American Heritage® Dictionary of the English Language, Fourth Edition
- v. To remove the outer covering or skin of with a knife or similar instrument: pare apples.
- v. To remove by or as if by cutting, clipping, or shaving: pared off the excess dough.
- v. To reduce as if by cutting off outer parts; trim: pare expenses from the monthly budget.
Century Dictionary and Cyclopedia
- To trim by cutting or shaving off thin slices or flakes from the surface or the extremities: as, to pare an apple; to pare a horse's hoof, or one's nails; to pare old or worn-out grass-land.
- To reduce by cutting away superficial parts; diminish by little and little; cut down.
- To remove by or as by cutting, clipping, or shaving: with off or away: as, to pare off the rind of fruit; to pare away redundancies.
- Synonyms Pare, Peel, Shave off. To pare is to remove the surface only with a knife or similar instrument; to peel is to pull off the skin or rind. “That is peeled which is deprived of a natural layer or integument spread over it.” (C. J. Smith, Synonyms Discriminated, p. 603.) The figurative uses of these two words are limited. Shave or shave off still seems figurative when not implying the use of a razor, and is controlled in its meaning by that original sense; hence it is always limited to dressing off the surface.
- n. An obsolete form of. pair.
- n. Among the Maoris of New Zealand, the carved ornament or ornamentation about a door.
- v. transitive to remove the outer covering or skin of something with a cutting device, typically a knife
- v. transitive to reduce, diminish or trim gradually something as if by cutting off
- v. to trim the hoof of a horse
GNU Webster's 1913
- v. To cut off, or shave off, the superficial substance or extremities of
- v. To remove; to separate; to cut or shave, as the skin, rind, or outside part, from anything; -- followed by off or away.
- v. Fig.: To diminish the bulk of; to reduce; to lessen.
- v. decrease gradually or bit by bit
- v. cut small bits or pare shavings from
- v. strip the skin off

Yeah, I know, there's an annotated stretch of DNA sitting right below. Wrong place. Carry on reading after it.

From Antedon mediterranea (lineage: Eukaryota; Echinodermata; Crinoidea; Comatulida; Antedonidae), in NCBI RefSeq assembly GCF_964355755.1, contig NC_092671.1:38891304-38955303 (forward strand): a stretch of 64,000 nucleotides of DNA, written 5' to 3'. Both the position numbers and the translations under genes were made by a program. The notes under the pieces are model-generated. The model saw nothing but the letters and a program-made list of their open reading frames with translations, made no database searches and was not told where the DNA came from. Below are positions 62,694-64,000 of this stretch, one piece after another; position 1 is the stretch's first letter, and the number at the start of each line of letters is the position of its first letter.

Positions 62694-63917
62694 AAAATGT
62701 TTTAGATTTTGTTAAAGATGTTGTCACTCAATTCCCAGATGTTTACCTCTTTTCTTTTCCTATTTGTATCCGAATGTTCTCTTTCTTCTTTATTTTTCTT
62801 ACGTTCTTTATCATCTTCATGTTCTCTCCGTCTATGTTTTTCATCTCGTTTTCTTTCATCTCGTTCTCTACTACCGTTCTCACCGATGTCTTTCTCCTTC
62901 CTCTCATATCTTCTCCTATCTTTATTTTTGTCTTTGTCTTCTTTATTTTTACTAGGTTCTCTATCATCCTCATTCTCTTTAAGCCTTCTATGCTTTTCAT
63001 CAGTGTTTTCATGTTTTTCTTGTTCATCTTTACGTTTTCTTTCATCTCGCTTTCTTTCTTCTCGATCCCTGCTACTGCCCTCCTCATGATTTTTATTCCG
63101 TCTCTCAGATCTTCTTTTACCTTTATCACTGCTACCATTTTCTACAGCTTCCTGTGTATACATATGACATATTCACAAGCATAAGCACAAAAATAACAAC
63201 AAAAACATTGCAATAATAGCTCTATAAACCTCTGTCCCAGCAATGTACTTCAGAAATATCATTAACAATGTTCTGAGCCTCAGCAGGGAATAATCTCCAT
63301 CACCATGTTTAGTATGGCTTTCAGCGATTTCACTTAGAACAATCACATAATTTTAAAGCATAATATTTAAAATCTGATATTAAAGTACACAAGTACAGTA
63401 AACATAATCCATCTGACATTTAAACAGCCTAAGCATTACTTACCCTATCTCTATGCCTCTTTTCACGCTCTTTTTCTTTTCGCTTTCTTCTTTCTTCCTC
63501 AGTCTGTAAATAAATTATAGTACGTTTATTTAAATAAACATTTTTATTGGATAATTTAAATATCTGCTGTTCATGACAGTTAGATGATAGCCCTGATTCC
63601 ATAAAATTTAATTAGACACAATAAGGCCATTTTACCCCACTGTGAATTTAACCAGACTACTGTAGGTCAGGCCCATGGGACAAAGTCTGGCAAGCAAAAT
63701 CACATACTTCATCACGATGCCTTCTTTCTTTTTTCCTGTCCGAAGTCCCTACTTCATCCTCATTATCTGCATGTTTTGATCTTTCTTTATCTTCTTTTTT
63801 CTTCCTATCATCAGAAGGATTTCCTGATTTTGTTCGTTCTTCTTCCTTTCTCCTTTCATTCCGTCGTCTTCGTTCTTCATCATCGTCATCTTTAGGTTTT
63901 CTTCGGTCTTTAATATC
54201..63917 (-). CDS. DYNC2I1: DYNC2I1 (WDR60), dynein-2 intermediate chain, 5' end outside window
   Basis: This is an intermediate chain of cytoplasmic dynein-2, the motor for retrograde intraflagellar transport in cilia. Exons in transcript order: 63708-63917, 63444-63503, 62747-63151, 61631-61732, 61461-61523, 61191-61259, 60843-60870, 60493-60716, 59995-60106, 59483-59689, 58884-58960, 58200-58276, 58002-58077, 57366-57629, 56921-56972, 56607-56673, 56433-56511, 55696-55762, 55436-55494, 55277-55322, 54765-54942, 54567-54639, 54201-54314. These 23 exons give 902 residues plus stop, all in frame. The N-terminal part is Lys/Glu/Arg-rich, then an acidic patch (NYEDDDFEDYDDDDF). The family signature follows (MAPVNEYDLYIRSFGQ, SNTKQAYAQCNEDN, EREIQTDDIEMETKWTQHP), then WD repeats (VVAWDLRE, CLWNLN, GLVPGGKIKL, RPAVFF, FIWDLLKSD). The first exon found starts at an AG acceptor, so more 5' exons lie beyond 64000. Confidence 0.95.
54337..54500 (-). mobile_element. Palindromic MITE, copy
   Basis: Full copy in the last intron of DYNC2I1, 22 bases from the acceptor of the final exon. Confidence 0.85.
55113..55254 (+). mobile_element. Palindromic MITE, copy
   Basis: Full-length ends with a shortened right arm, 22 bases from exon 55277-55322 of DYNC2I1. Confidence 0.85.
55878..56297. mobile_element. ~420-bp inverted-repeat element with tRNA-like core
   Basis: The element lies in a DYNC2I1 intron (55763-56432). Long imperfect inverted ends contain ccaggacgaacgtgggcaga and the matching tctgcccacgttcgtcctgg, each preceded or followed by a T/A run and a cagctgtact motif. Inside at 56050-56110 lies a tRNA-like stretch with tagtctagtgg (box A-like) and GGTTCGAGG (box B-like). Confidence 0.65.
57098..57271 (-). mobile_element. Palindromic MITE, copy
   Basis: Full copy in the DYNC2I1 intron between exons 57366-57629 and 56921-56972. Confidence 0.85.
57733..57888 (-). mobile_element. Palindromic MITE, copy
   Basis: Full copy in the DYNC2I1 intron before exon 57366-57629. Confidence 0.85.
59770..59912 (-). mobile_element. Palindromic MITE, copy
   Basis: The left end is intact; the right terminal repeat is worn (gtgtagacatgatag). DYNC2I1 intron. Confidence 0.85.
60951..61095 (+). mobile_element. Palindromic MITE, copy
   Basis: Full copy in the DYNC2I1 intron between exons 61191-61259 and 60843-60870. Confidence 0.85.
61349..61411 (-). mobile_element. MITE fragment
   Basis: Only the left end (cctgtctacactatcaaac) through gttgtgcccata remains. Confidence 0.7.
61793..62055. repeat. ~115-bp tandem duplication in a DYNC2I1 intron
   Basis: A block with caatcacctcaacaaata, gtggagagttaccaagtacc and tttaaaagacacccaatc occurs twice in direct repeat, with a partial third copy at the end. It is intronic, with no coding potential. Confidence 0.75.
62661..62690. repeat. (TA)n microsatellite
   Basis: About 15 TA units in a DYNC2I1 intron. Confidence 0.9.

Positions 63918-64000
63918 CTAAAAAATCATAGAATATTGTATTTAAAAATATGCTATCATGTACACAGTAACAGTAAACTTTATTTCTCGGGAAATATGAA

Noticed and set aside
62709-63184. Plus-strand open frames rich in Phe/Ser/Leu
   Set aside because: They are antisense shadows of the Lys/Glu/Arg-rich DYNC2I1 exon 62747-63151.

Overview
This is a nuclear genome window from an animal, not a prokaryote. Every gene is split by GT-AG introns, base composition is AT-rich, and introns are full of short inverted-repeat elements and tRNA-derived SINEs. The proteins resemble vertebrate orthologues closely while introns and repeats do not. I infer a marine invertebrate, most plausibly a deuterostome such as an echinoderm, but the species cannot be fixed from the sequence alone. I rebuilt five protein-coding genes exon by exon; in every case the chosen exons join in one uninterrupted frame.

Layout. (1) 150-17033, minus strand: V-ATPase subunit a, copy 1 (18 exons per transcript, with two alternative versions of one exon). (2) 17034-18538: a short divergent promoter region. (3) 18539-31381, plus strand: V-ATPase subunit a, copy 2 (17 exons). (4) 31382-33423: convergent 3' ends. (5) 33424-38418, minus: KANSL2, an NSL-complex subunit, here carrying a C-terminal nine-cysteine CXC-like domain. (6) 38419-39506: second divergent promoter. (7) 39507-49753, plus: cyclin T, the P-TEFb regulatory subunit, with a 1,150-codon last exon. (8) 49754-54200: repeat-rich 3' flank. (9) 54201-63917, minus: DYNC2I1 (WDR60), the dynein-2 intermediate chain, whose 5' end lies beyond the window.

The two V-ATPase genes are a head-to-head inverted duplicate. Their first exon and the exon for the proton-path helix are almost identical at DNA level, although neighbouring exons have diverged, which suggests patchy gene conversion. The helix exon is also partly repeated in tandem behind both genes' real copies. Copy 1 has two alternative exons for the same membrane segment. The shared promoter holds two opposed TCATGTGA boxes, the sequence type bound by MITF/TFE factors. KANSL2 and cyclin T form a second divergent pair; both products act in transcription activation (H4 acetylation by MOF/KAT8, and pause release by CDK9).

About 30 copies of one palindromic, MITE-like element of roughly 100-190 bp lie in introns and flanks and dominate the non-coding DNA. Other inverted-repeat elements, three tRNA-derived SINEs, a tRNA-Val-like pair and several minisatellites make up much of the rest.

- v. remove the edges from and cut down to the desired size
- From Old French parer "arrange, prepare, trim", from Latin parare "make ready" (related to parere "produce, bring forth"), from a Proto-Indo-European *per- (“to bring forward, bring forth”). -f- (Wiktionary)
- Middle English paren, from Old French parer, to prepare, trim, from Latin parāre, to prepare; see perə-1 in Indo-European roots. (American Heritage® Dictionary of the English Language, Fourth Edition)
“Still, we will again pare away your illogic and help you out with your argument.”
“For what screenwriter and director Rawson Marshall Thurber (“Dodgeball: A True Underdog Story”) has done is to pare from the novel all nuance.”
“Maybe I'm overreacting to all the reading lists of late, and I'll buy the different audiences argument, but would like to see Van Gelder if it's his call pare things back and push more stories over reviews.”
“And as regular CD sales continue to fall and major recording labels pare their artist rosters, up-and-coming musicians have to find ways to promote themselves in ways that were unheard of a few years ago.”
“WHITFIELD: So in a moment I want to ask you, you know, how you kind of pare it down.”
“You know, just kind of pare phrase different thing.”
“Despite these high gas prices, do you think people are going to kind of pare it off, maybe they're not going to hit the road as much, or is it still cheaper to drive than it is for a family to fly?”
“A few minutes more and they came on a "pare" of men (in other words, a band of two or more men working together) who were "stopeing-in the back of the level," as they termed the process of cutting upwards into the roof.”
“James Penrose's _late_ pitch," read the manager, giving the details of it in terms somewhat similar to those already sett, and stating that the required "pare," or force to be put on it, was two men and a boy.”
“One of the mine captains stood at his elbow to give any required information -- he and his three brother captains being the men who had gone all over the mine during the previous month, examined the work, measured what had been done by each man or "pare" of men, knew the capabilities of all the miners, and fixed the portion that ought to be offered to each for acceptance or refusal.”
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